In London, the high cost of living and unaffordable housing means NHS trusts and social care services are struggling to recruit enough occupational therapists.
Occupational therapy services in London are reaching crisis point as they struggle to fill vacancies and retain experienced staff. The first recruitment fair of its kind to attract occupational therapists (OTs) from Europe – specifically Holland, Malta and Ireland – to work in health and social care in the capital took place in late October. At the same time some local authorities are contracting out cases to private companies to help clear the backlog of non-urgent assessments.
Julia Skelton, director of professional operations at the College of Occupational Therapists (COT), admits: “It’s the first time we have ever had to do a jobs fair of any kind – we have never needed it before but it’s a response to help trusts and social care find OTs.”
The vacancy rate for OTs working in social care outside of London is about 8% and it is generally accepted that, nationally, most OTs will find a job within a year of graduating. But the picture is different in London because of the high cost of living and unaffordable housing.
These provisional statistics are backed up by latest NHS figures. There were 1,016 advertisements for OT jobs in England between March 2014 and the end of February this year – of which 273 were for London alone.
The Health and Social Care Information Centre, which collated the stats, says they should be treated with caution as they are “experimental” and one ad may be recruiting for more than one post. But Skelton says the numbers are significant: “The situation is critical.”
It is a view shared by Rob Gray from the London managers’ OT group, which draws from both health and social services. Lack of NHS OTs means patients – particularly those attending A&E, general medicine and care of older people – are not getting the rehabilitation they need to return home and live independently. “What is happening is that we are pushing people through hospital and discharging them very quickly with lots of equipment which is disabling for the patient,” Gray says.
Traditionally social care OTs work in small teams – usually about 10 staff – so vacancy statistics can sometimes appear alarming. Cathy Kerr, chair of the London branch of the Association of Directors of Adult Social Services, says: “A 20% vacancy rate would account for just two posts in a small team.” But the impact of losing those two posts is significant: “The priority cases will be seen but the less urgent – for example, an older person who needs a level-access shower – will slip down the list.” Kerr is also director of adult and community services at Richmond upon Thames, which like other boroughs is turning to private companies to take a batch of assessments and “blitz the waiting list”, she reveals. “It’s not an ideal solution but it can be quicker than bringing in a locum.”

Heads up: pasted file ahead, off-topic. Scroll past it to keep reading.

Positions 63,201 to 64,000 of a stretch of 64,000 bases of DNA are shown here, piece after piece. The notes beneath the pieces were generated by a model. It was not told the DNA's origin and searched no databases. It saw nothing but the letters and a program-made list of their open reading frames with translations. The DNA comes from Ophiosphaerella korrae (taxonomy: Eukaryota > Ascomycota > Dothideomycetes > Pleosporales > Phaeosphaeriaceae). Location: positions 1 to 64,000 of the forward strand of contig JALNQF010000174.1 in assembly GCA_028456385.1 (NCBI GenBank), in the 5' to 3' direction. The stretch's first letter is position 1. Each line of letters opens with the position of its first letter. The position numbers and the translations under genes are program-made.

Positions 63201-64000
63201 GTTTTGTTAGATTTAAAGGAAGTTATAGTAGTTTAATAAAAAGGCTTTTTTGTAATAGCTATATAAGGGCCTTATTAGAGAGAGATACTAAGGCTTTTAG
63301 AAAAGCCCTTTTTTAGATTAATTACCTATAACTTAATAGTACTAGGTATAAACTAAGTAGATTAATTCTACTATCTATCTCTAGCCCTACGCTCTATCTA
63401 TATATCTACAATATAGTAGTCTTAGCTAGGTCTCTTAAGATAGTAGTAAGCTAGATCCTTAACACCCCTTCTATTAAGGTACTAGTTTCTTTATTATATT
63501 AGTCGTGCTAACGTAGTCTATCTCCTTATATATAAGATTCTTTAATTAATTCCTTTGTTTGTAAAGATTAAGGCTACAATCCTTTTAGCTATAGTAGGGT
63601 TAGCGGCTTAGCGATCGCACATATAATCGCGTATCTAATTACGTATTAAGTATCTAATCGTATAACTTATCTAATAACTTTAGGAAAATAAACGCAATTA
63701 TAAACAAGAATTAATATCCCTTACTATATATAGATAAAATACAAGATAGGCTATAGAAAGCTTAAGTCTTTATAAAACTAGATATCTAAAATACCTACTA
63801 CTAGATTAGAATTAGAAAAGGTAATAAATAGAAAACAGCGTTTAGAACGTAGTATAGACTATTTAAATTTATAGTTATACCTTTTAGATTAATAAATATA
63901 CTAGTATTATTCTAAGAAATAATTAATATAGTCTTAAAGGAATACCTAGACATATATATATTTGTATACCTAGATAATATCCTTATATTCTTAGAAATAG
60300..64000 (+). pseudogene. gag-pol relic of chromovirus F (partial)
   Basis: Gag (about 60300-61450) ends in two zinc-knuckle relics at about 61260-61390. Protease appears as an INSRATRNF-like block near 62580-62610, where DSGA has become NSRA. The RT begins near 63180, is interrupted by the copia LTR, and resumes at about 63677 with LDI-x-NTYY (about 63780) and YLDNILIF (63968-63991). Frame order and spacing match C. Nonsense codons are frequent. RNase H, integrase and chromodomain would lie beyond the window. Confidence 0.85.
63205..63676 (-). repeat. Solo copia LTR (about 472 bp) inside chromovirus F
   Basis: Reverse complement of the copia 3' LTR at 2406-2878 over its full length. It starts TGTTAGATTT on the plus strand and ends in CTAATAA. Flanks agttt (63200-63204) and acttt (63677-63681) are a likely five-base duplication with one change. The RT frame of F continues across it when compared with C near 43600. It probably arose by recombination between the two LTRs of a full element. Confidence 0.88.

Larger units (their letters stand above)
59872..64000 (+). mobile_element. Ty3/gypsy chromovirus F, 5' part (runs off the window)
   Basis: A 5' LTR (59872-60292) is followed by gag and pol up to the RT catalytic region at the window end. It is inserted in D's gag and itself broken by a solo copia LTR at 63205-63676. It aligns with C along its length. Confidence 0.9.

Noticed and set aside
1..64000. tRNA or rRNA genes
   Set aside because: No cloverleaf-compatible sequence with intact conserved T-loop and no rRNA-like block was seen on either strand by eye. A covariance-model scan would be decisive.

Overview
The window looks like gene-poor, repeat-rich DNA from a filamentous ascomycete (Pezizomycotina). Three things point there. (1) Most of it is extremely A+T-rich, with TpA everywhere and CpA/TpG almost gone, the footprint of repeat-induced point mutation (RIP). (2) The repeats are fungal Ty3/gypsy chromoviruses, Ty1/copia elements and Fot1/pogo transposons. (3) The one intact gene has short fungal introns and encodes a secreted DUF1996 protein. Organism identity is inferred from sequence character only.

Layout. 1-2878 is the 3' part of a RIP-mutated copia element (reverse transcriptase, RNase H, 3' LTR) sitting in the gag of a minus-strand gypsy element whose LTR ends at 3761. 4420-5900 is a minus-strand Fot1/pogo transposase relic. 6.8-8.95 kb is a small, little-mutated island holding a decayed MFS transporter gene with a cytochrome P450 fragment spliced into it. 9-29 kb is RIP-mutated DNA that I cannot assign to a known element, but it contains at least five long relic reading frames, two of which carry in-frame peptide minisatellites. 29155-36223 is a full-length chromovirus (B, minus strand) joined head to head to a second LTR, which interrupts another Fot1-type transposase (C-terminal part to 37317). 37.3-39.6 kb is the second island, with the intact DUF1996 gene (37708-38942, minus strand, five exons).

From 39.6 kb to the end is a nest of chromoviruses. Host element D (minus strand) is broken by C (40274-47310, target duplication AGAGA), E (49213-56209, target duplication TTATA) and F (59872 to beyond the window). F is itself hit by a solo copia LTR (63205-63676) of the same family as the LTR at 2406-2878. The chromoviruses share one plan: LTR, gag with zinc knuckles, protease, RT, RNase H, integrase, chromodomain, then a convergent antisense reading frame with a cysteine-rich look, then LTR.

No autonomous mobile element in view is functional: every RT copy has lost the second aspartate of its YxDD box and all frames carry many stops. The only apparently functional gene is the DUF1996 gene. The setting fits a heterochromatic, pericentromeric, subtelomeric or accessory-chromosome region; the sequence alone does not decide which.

The recruitment crisis is made worse because in the past trusts and social services have traditionally recruited from Australia, South Africa and the US to fill vacancies. But that route was closed when OTs were taken off the official professional shortages list. An attempt by the COT, supported by the British Medical Association, to get OTs back on to the list in February failed after theMigration Advisory Committee concluded that the recruitment problem was a regional, not a national, one.
For Matt Bourne, deputy head of OT at King’s College hospital NHS foundation trust, the solution is to go to India: “I am currently preparing a business case to recruit OTs from there. The amount we would pay for every relocated OT would be recovered within six weeks because we would not have to pay a locum.”
Stephanie Saenger is a Dutch OT and president of the Council of Occupational Therapists for European Countries. OT vacancies across the Netherlands varies but she believes some, especially young OTs, would be attracted to work in London: “The romance of London will appeal and the language will not be such a barrier. I also think that the Dutch OTs will be able to adapt to UK practice which is very community-based. But where they may find a problem is with the system of an OT hierarchy, which doesn’t exist in the Netherlands.”
Another issue may be the anticipated £400 each will have to pay to become registered to practise in the UK. “In the Netherlands OTs can practise once they are graduated,” she says. “They are not used to having to pay that sort of money to register to practise and it would help if they didn’t have to pay those costs themselves.”